Finding Flight with the Falcons
A few years ago, my wife and I lived in an apartment about a block from Louisville’s Cherokee Park: 400 acres of grassy hills and woods, with a busy creek that runs through the heart of it and on to the Ohio River. The park is home to all kinds of wildlife, who sometimes wandered outside the park’s boundaries and into our busy, urban neighborhood. Once, I spotted an eight-point buck in our alley, trotting away from the park towards Bardstown Road, like he had errands to run in town.
Speed Has a Mustache
On another morning, I was about to get into my rusted Volvo when a trash can about five feet away began to shake, scaring the bejeezus out of me. I stood frozen for a long moment, wondering what might be inside. My first thought was raccoon, but my experience with raccoons is that if they’re smart enough to get in, they’re smart enough to get out. My next thought was possum, which was met with an initial disgust at the creature itself, and then a deeper disgust at the thought of a dead possum rotting in my trash can. I decided to turn the can on its side and give the creature a chance to escape.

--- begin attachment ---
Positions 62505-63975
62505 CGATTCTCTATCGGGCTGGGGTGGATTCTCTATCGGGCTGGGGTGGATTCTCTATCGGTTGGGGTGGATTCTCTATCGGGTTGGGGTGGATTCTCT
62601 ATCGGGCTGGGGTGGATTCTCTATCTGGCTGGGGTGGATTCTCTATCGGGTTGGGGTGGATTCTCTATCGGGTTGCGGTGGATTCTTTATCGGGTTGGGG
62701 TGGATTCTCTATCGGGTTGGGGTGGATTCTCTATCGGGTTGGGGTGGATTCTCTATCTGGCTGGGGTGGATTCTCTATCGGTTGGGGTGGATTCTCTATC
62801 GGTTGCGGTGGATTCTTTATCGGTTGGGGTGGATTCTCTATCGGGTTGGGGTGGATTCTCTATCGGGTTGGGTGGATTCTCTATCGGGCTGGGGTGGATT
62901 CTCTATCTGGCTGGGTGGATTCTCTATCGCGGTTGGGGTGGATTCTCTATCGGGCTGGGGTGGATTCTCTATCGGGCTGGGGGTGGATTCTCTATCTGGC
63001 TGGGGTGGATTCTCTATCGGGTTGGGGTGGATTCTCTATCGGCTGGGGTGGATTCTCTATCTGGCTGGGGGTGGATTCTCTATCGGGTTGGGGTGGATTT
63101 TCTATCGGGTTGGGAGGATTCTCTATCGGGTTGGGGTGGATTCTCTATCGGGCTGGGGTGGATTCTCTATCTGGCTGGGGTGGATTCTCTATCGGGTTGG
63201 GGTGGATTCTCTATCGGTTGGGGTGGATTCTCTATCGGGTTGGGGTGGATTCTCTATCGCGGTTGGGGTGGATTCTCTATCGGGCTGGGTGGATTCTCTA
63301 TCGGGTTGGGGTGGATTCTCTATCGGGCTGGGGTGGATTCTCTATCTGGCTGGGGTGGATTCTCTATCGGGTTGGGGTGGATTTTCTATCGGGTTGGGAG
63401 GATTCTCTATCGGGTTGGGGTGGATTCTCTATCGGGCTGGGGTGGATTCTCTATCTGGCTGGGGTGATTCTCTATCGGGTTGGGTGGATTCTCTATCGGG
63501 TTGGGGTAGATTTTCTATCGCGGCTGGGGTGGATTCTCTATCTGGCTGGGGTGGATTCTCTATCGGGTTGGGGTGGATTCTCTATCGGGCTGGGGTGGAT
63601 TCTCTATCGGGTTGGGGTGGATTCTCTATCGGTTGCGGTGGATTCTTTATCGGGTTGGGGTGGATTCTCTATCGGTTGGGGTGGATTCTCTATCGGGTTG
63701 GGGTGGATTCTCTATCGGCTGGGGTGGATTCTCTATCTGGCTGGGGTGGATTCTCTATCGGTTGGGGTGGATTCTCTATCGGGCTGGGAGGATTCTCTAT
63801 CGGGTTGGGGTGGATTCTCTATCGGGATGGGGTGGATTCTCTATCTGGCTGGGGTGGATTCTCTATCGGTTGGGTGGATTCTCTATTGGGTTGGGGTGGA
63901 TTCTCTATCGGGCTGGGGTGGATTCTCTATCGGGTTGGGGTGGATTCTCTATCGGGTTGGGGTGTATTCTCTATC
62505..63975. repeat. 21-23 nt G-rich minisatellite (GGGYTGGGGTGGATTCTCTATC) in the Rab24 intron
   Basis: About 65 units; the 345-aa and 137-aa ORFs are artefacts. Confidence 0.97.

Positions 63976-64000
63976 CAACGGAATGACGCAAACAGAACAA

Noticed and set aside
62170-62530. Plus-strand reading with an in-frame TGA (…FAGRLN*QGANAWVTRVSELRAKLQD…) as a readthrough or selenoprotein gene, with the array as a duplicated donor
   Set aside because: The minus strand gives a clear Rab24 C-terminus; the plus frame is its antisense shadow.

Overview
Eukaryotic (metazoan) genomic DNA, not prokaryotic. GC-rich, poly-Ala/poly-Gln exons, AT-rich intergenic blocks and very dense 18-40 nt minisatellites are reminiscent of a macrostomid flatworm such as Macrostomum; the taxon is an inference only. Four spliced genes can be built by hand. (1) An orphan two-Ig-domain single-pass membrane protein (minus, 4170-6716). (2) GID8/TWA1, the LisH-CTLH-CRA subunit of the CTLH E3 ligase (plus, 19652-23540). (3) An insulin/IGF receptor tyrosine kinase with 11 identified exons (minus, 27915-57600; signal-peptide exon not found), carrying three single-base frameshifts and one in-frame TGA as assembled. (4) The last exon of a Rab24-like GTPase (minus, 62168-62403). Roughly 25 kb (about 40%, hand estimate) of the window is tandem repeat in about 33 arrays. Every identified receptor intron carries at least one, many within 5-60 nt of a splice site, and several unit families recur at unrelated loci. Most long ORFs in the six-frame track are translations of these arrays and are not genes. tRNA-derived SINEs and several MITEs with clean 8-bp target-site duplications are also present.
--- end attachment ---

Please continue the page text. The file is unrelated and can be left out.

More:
I took a step towards the can and immediately drew back as it shook again. Suddenly, perched on its rim and staring furiously at me was not a possum or a raccoon, but a peregrine falcon.
As a kid, I had a weird obsession with raptors. In addition to my stacks of field guides on North American birds of prey, I had sketchbooks full of them. My favorite book of all was a collection of pen and ink drawings of golden eagles, osprey, red-tailed hawks, and peregrine falcons. The peregrine had always been my favorite. This was an encounter I’d dreamed of my whole life. And it was emerging from the ...
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- Editors’ Note
Issue 27 (our first anniversary!): Peregrine falcons, the storm that changed Western Christianity, and a wonderful word after waiting. /
- ‘God Blew, and They Were Scattered’
God may or may not have played a role in the defeat of the Spanish Armada. What mattered is that everyone at the time thought he did. /
- Perhaps This Mid-May
28 cycles of waiting. Then a final message. /
- Width, Length, Height, Depth
‘I can look nowhere / but up the sheer red walls’ /
- Wonder on the Web
Issue 27: Links to amazing stuff /
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